• There has been a decline in breast cancer incidence since 2002 which some people have attributed to the reduction in HRT prescribing since this time. However, the reduction in breast cancer rates started to reduce before the publication of the WHI trial[32].

NB: there is no evidence of an increased risk of breast cancer in women on HRT under the age of 51 years compared with menstruating women of the same age.

Endometrial cancer

  • Oestrogen-only HRT substantially increases the risk of endometrial cancer in women with a uterus.
  • The use of cyclical progestogen for at least ten days per 28-day cycle lowers this risk. Switching to continuous combined HRT after one year removes the risk.

Ovarian cancer

  • Current data on the role of HRT and the risk of ovarian cancer are still currently conflicting.
  • One meta-analysis showed an increase in ovarian cancer rate of 1 in 10,000 women but other studies have not demonstrated this[33].

Investigations are not usually necessary before starting HRT unless:

  • There is sudden change in menstrual pattern, intermenstrual bleeding, postcoital bleeding, or postmenopausal bleeding - refer for endometrial assessment.
  • There is a personal or family history of VTE - a haematology opinion may be helpful.
  • There is a high risk of breast cancer - consider mammography or MRI scan; refer to NICE guidance on familial breast cancer[34].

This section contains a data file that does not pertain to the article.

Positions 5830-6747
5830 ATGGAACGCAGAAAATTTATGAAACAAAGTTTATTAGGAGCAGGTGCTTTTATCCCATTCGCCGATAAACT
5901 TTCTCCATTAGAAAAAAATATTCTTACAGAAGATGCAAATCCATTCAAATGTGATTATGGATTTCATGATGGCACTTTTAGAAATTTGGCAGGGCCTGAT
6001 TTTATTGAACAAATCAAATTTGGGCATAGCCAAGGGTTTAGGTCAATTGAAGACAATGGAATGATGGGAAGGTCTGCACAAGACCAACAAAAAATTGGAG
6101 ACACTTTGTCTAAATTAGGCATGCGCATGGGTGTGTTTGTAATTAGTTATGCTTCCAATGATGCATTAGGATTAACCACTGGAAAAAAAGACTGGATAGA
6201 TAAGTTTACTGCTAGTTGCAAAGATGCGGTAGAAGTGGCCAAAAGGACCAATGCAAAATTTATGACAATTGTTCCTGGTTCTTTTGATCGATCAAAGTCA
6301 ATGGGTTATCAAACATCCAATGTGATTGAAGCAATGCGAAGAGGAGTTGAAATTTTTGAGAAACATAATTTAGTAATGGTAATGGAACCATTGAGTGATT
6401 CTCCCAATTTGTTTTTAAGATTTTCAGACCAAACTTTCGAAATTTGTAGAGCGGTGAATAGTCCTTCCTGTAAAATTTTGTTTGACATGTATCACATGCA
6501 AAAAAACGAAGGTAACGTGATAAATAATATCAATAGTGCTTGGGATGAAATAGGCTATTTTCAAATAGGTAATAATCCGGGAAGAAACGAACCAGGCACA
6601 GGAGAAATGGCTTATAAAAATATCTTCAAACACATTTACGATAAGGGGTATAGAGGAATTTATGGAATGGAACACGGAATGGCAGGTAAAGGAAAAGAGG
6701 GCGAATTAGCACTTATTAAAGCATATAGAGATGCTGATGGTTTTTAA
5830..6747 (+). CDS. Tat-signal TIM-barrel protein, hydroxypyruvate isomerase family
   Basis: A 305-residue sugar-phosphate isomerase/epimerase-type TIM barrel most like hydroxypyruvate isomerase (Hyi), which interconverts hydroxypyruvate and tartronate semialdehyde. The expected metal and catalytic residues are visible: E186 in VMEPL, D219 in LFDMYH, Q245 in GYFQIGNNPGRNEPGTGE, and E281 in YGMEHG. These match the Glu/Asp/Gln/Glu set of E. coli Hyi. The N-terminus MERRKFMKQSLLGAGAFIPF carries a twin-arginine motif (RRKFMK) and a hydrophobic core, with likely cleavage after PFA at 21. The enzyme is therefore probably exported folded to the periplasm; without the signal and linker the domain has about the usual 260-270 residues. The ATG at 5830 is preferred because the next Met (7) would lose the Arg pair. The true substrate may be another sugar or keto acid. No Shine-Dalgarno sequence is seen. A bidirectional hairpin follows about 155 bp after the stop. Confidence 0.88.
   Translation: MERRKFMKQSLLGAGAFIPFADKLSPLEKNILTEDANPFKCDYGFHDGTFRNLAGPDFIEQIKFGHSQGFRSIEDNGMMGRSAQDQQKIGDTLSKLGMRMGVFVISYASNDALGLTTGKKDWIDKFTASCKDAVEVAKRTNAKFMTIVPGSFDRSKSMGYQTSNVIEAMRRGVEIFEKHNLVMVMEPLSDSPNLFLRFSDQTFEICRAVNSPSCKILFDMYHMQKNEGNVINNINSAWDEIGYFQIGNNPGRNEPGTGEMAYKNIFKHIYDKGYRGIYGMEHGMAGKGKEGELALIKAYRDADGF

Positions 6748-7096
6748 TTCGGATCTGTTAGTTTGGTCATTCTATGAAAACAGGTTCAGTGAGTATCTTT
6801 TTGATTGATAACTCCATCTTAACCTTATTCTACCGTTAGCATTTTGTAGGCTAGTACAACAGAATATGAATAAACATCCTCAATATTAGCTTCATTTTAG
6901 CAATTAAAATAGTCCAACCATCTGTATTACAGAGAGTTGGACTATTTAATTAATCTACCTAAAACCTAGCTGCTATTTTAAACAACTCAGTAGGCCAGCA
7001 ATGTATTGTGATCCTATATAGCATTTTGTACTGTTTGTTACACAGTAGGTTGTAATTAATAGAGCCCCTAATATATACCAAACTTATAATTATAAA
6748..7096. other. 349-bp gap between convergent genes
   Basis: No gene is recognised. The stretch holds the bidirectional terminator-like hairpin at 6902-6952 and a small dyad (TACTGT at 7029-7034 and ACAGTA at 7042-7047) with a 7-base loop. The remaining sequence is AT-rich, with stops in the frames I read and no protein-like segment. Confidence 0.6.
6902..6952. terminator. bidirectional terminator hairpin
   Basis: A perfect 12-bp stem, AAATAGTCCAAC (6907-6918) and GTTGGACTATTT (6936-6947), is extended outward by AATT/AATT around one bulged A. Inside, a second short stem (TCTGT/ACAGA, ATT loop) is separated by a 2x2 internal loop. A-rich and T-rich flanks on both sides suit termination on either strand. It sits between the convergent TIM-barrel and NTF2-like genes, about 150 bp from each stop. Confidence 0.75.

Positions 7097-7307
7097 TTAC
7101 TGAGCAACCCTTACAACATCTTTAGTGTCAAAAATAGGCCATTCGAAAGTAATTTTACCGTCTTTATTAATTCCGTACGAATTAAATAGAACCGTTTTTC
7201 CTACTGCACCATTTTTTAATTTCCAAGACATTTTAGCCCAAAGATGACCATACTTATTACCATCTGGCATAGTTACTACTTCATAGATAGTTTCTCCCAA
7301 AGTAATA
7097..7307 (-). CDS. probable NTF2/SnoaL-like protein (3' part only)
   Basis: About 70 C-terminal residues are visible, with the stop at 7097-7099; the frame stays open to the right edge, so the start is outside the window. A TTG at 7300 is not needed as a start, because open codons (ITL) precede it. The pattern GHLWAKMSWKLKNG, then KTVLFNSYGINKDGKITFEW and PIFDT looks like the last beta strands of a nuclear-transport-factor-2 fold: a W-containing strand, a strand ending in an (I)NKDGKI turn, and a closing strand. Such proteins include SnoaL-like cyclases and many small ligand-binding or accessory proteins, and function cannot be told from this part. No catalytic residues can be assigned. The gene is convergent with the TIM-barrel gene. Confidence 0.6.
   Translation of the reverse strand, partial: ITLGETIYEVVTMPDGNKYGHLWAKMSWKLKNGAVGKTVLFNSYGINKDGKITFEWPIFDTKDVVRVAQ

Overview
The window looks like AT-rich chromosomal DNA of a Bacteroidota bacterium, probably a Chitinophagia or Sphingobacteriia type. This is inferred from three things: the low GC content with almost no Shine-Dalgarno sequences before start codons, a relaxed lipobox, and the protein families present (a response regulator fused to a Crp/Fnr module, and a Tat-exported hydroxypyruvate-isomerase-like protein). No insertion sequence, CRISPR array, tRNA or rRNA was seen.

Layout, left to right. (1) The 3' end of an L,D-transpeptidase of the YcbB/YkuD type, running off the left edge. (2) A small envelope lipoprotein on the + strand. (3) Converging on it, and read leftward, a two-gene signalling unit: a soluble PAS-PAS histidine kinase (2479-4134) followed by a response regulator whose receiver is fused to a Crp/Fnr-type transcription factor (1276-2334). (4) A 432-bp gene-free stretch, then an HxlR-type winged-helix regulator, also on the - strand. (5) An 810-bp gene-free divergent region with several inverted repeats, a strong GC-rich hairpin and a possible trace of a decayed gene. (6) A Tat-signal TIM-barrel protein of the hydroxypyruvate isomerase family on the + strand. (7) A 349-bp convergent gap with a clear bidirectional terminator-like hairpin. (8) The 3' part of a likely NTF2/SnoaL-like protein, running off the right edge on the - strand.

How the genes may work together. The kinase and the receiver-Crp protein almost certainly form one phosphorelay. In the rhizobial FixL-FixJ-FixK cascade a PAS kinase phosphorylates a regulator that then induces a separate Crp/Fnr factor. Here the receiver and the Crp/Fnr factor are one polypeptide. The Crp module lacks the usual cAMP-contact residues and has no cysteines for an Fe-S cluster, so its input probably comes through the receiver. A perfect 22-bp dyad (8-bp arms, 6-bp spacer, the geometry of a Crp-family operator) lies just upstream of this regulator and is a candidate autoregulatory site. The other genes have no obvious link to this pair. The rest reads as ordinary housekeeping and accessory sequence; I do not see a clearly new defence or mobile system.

• The woman has arterial disease or risk factors for arterial disease - consider checking lipid profile. 

It is important that an individualised approach is undertaken at all stages of diagnosis, investigation and management of menopause[2].

The dose, regimen and duration of HRT need to be individualised. There is no maximum duration of time for women to take HRT. Discussion with women who continue to have symptoms generally show their benefits from HRT usually outweigh any risks. Systemic HRT should not be arbitrarily stopped at age 65 years; instead treatment duration should be individualised based on patients' risk profiles and personal preference[35].

Micronised progesterone is a natural, 'body-identical' progestogen, devoid of any androgenic as well as glucocorticoid activities but being slightly hypotensive due to anti-mineralocorticoid activity. It may be the optimal progestogen in terms of cardiovascular effects, blood pressure, VTE, probably stroke and even breast cancer but this evidence is only from observational studies[36]. There is only one currently available to prescribe in the UK.